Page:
Will using a dummy cause nipple confusion?
Should I give my baby a dummy? – Transcript
Many of us have grown up with the ideas that dummies or pacifiers as some call them are a normal kind of tool to help babies to settle and to calm down maybe when they’re crying for instance. And certainly when we look at greeting cards and lots of things relating to babies we tend to see these images of pacifiers – and I think this is the main reason why breastfeeding mothers often asked why the baby is using them as a dummy and getting really concerned about that.
We know the babies are born with a natural Instinct to suck, and babies suck at the breast for comfort and for warmth and also for nutrition, so biologically speaking it is actually your breast which is providing that total comfort for your baby (using breast as a dummy)and dummies could be considered to be a substitute for the breast.
So please bear in mind that your baby will come to the breast very frequently. It can feel overwhelming but it is certainly normal – and have a look at the video called “Using breast as a dummy” because this will give a bit more detail about what that means.
So, I do get asked the question is it ever right to give your baby a dummy, is there an actual need at any point, and I know some breastfeeding mums will say that they have used the dummy for instance while they’re driving in the car. If your baby happens to be crying and you’re unable to get to your baby at that point (offer then) – it can certainly tide you over a little, but that’s just one example.
And some breastfeeding mothers will tell me that they want to have the baby a dummy because baby is crying a lot and they’re not sure how else to calm a baby down. But if you are considering this option it’s important for you to know that the first four to six weeks is usually that time when you getting your breast milk established and studies are showing that giving dummies at that point can interfere with that process at times.
So I would suggest as a good rule of thumb, wait until you have established your supply and that that has settled down and your baby is gaining weight well (reliable signs) according to his growth chart.
However if you find that your baby isn’t gaining weight well in those early weeks I would encourage you to put that dummy aside, because sometimes babies are so able to be pacified with that dummy it could mask your baby’s feeding cues and instead of your baby then stimulating your supply, the dummy itself is causing him to settle down, not to ask for that milk, and therefore not to generate that milk and get that milk – so sometimes there can be a weight gain issue.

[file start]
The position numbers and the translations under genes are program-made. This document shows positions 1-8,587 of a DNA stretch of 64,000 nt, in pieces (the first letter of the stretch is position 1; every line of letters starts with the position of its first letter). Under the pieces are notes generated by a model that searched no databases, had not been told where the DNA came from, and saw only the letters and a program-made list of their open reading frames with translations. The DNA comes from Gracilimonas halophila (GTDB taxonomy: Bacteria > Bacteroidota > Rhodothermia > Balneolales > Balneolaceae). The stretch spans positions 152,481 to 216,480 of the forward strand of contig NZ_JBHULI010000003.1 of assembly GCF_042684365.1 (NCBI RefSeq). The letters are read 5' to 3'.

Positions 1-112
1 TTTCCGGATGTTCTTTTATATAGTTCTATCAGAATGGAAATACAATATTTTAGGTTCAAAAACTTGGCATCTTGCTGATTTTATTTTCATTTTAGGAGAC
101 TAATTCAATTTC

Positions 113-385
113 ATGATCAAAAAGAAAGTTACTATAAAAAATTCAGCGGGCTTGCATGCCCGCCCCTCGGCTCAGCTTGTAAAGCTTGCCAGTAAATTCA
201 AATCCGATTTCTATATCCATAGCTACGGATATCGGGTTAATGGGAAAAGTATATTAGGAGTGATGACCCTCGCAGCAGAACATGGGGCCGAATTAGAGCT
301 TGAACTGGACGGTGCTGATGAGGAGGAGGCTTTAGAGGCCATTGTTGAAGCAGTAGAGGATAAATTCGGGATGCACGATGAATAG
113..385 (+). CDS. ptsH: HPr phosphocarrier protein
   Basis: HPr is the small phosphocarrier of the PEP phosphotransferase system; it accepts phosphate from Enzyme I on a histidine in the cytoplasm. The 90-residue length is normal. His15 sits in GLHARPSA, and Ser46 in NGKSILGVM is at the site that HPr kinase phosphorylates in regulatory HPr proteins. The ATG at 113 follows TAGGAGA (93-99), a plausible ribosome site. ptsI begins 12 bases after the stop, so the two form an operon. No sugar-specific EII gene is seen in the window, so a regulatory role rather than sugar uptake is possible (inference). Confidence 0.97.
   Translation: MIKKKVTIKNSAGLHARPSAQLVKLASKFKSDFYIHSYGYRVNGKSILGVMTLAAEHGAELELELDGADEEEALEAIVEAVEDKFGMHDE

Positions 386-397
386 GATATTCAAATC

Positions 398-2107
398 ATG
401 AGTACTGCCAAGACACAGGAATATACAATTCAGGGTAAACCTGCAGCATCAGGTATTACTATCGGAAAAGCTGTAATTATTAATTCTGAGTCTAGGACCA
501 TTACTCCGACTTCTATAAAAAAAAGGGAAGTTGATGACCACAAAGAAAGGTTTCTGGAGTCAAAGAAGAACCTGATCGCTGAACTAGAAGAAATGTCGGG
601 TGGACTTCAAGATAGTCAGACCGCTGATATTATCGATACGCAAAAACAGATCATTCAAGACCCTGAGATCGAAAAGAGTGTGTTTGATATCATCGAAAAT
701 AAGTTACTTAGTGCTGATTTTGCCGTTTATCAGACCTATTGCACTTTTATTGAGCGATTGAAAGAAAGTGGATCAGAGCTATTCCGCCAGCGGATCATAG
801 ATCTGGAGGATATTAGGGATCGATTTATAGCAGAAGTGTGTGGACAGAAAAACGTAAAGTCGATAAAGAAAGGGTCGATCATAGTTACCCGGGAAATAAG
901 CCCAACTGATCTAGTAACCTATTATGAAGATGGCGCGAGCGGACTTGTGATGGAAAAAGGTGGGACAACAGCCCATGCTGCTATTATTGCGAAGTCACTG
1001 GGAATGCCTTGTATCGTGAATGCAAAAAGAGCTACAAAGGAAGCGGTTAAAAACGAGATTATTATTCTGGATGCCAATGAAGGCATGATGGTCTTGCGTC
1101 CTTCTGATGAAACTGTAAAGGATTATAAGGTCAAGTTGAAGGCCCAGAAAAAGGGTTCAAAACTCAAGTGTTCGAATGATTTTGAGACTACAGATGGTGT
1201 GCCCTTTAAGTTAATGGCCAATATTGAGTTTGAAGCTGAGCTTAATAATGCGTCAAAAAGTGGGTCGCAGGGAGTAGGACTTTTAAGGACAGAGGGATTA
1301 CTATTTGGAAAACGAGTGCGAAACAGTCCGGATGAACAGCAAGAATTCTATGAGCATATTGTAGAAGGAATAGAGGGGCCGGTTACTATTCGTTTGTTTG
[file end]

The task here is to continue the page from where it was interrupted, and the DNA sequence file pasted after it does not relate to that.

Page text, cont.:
I once came across a lady who said that she was giving the dummy for about 2 hours a day to her baby and the weight gain was quite poor. But as soon as she omitted that dummy over the next few weeks, he started to gain weight really well.
And if you are experiencing difficulties with latching or sore nipples or mastitis or blocked ducts, any of those scenarios it will be a good idea to put that dummy aside.
Sometimes dummies are given to premature babies to aid digestion and to help to stimulate the sucking reflex if they’re having breastmilk given by tube feeding so it is usually a temporary situation – but that is a specific area where dummies would be encouraged.
And you may have heard that dummy use has been associated with a reduction in risk of SIDS – Sudden Infant Death Syndrome compared to babies that haven’t used dummies and I think this can be a very confusing issue for breastfeeding mothers, so I would encourage you to look at the video relating to this issue specifically.
I also think it’s important for you to know before you make a decision about whether to give a dummy or not, that dummy use has been associated sometimes with thrush infections which can be passed on to you as well, so this would be a thrush infection in your baby’s mouth, and an increased risk of ear infections.
It’s also been shown that prolonged use of dummies can sometimes cause teeth to come in more squint and sometimes can affect speech development too.
So I think that you could surmise from the video that maybe I’m not in the habit of encouraging dummy use particularly with breastfeeding mothers, but I do appreciate that there is some flexibility and certainly getting your breast milk established first is important, and keeping an eye on your baby’s weight gain as well.
But I would reiterate the fact that biologically you are the most important source of comfort for you baby.
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Version 1.1 published in March 2019. Next review date: Jan 2022
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